Source: Alberta Beef Producers
Wide variation between individual animals.
Changes in diet, environment and other factors will trigger different genetic responses in individual cattle, which may result in some animals that are more feed efficient than others, says Dr. Gordon Murdoch, a research associate in animal physiology.
Changes in gene expression in relation to whole animal metabolism, were among measurements noted in the project that looked for the genetic signposts that identify animals with superior energetics and feed efficiency.
Energetic efficiency refers to an animal’s ability to use energy for both maintenance requirements and growth. An animal with better energetic efficiency will grow more under the same conditions and nutrient provision than an animal with poorer energetic efficiency.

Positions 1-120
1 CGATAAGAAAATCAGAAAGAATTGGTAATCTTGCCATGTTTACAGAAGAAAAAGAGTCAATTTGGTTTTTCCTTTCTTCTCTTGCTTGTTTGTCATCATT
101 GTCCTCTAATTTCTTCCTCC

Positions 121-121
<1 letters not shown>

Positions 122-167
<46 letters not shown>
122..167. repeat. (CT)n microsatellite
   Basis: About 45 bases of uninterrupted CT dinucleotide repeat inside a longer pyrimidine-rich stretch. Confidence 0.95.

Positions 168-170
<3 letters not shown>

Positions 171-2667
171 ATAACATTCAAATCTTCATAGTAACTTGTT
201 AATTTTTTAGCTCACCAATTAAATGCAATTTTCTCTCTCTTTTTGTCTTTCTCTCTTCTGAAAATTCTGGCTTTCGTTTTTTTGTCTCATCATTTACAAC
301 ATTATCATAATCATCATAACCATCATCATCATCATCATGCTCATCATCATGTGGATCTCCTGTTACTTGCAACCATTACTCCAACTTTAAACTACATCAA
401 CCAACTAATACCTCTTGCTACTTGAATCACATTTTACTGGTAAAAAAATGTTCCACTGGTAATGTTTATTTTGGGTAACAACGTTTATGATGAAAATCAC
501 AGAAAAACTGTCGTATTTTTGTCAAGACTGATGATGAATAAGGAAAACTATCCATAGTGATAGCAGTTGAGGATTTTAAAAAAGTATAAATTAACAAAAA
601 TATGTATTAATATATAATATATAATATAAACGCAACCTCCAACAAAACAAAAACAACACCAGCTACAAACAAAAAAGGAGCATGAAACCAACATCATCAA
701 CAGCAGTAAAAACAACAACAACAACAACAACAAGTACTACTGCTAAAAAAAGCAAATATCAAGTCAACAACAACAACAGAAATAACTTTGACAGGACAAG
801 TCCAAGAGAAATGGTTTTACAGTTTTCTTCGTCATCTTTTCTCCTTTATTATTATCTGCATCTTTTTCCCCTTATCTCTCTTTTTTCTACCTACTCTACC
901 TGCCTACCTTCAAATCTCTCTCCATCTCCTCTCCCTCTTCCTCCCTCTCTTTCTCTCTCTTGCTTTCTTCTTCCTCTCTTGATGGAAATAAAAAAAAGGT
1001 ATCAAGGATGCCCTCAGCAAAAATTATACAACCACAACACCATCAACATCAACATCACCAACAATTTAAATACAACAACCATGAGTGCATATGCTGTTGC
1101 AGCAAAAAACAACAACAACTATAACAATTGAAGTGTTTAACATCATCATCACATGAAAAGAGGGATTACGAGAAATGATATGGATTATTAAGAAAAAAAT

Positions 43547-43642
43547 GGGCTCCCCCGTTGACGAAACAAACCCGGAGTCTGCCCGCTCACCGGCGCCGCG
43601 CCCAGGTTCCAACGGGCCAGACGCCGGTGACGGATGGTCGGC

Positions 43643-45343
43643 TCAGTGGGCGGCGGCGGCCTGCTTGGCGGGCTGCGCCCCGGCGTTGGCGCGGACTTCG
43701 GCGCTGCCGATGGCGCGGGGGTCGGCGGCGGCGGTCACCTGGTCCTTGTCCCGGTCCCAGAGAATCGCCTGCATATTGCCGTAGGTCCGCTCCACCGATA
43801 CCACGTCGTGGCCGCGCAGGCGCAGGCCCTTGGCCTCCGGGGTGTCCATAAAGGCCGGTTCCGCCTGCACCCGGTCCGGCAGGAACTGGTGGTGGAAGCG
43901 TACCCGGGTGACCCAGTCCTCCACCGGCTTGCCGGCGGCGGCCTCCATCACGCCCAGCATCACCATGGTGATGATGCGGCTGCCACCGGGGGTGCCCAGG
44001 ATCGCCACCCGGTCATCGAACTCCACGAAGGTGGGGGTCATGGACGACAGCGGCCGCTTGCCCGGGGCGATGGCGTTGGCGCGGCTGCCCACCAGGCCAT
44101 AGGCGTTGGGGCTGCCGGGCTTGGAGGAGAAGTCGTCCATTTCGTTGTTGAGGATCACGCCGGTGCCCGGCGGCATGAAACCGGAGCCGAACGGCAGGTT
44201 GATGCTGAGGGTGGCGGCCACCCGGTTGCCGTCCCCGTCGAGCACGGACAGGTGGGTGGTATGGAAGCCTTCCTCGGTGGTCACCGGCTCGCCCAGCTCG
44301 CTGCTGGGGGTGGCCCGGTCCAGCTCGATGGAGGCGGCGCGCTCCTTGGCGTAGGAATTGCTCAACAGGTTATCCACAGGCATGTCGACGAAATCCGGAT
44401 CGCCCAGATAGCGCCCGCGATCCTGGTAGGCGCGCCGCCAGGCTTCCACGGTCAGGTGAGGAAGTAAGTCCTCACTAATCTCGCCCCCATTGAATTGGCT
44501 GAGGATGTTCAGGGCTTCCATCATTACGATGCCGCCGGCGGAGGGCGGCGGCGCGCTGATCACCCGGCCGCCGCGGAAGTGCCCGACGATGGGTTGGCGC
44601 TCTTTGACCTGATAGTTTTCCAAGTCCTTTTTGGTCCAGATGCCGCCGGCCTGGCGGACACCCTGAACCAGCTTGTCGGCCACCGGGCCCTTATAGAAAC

“The research lays the foundation for developing a process to select animals with the genetic ability to be much more feed efficient,” says Murdoch. “If producers can select cattle with essentially equal optimized feed efficiency, it means instead of putting 100 head on pasture, they could perhaps graze 115 head that will all gain at the same rate, but with no additional input costs.”
There would be more cattle on the same amount of grass, all achieving the same gains. The research showed there are “greater individual variations among cattle in a herd than we previously thought,” says Murdoch. There may be some genetic differences between breeds, but the greater variation in this study was between individual animals. Again, using 100 head of cross-bred steers on pasture as an example, he found there may be 10 head in that herd may consume 125% as much grass as the other animals, yet gain the same amount of weight. Those 10 are inefficient, he says.
The practical application is to develop a process to select young cattle or breeding stock with the superior energy and feed efficiency without selecting against other beneficial livestock attributes.